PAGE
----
Three sections of Brautigan's strange, inviting, deceptively simple Trout Fishing in America appeared; it was an important early exposure for him that helped open the way to a wider audience, and to publication of that novel in , as well as his previously written comic Confederate General in [sic] Big Sur in Both of them became best-sellers, and by the late sixties, Brautigan's following had grown from a tiny cult to a huge section of the swelling counterculture, rivaling that of Ginsberg and Ferlinghetti himself" Barry Silesky First published in , although written , Trout Fishing in America was Richard Brautigan's second published novel.
Trout Fishing in America was the novel that launched Brautigan's rise to literary fame, and is still considered by many critics as his defining literary work. Spicer, a gay San Francisco poet, was Brautigan's mentor and confidant, especially following Brautigan's wife's affair and elopement with Anthony Tony Frederic Aste. Spicer was attracted to Aste so the rejection was probably hard for him as well as Brautigan. Spicer and Brautigan talked about the manuscript for Trout Fishing in America and together they revised it, "as though it were a long serial poem" Ellingham and Killian Ron Loewinsohn speculated on the reasons for the double dedication.
Jack was absolutely fascinated with Trout Fishing, and spent a lot of time with Richard talking about it. He [was] so defensive, and so guarded; and Jack was able to get him to make changes. Whatever he did he deserved some sort of Henry Kissinger award" Ellingham and Killian We'd camp beside the streams, and Richard would get out his old portable typewriter and a card table. That's when he began to write Trout Fishing in America. He had to learn to write prose; everything he wrote turned into a poem" Kevin Ring The trip began in June , when Brautigan and Virgina vacated their Greenwich Street apartment, gave their black cat, Jake, to roommate Kenn Davis , and loaded the station wagon with camping gear, two orange crates of books, and a portable Royal typewriter loaned by Brautigan's barber, Ray Lopez.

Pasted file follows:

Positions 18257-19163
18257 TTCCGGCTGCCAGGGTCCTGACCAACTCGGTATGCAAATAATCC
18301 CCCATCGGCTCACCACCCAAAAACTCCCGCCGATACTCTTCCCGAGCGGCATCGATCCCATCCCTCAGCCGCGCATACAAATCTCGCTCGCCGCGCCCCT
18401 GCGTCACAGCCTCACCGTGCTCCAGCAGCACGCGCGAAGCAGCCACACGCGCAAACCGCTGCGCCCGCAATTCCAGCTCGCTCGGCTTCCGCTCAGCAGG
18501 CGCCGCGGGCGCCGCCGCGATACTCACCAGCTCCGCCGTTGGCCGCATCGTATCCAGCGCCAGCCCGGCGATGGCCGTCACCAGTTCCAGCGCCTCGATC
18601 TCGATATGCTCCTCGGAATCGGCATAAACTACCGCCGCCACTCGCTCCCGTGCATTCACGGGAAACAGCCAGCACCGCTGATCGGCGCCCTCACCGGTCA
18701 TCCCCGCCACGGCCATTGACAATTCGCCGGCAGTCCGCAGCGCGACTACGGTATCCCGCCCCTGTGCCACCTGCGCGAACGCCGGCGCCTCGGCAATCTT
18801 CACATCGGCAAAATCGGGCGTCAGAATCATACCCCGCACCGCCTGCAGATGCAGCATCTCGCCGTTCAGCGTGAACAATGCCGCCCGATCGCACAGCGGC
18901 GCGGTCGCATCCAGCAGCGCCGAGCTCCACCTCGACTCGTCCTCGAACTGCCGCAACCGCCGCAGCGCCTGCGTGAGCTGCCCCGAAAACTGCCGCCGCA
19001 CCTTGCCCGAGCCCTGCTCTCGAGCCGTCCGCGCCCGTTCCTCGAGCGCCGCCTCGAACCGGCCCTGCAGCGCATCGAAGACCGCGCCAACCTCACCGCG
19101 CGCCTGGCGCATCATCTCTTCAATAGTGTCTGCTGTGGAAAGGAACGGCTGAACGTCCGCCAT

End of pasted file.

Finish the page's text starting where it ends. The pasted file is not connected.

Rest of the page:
They drove east from San Francisco, over the Sierra Nevada Mountains, through Reno, Nevada, where they were married, and into the Nevada desert where they spent their first night camping.
The next day the couple turned north at Wells, Nevada, headed for Idaho on U. Highway During the next week, Brautigan fished several of the surrounding creeks and recorded their romantic sounding names in a notebook entry he titled "Name of places where I caught trout, in order of appearance, —Idaho, a travel song, a ghost song. Brautigan fished with a seven-foot, two-section RA Special bamboo fly rod and an Olympus reel. In the winter of , Brautigan traded the rod and reel to writer and editor J.
Both the rod and reel were sold in an eBay auction. This photograph illustrated the auction. At Salt Creek, Brautigan was disturbed by the signs warning of explosive cyanide capsules placed to kill coyotes. He wrote a mock government warning, which Virginia translated into Spanish. Both were included in the "Salt Creek Coyotes" chapter. Brautigan described the visit in "The Teddy Roosevelt Chingader" chapter.
He also described buying tennis shoes and idle conversation with strangers in McCall. Virgina took photographs of Brautigan fishing and posing next to an abandoned, rusted motor vehicle. Brautigan and Virginia visited Stanley, Idaho, several times, attending a Saturday night "Stanley Stomp" dance at one of the bars. Brautigan met a surgeon staying at a nearby campsite with his family. Brautigan and the surgeon fished together, during which time the surgeon complained of his life and medical practice.
Brautigan used the experience as the basis for "The Surgeon" chapter. During the afternoons, when the fish were not taking his dry flies or bait, Brautigan read or wrote. Many of his daily camping and fishing experiences made their way into the chapter drafts for his evolving novel. At the end of July, Brautigan and Virginia moved north to Lake Josephus where they again set up an extended camp. The experiences inspired two chapters, "Lake Josephus Days" and "The Towel," about dealing with a sick baby.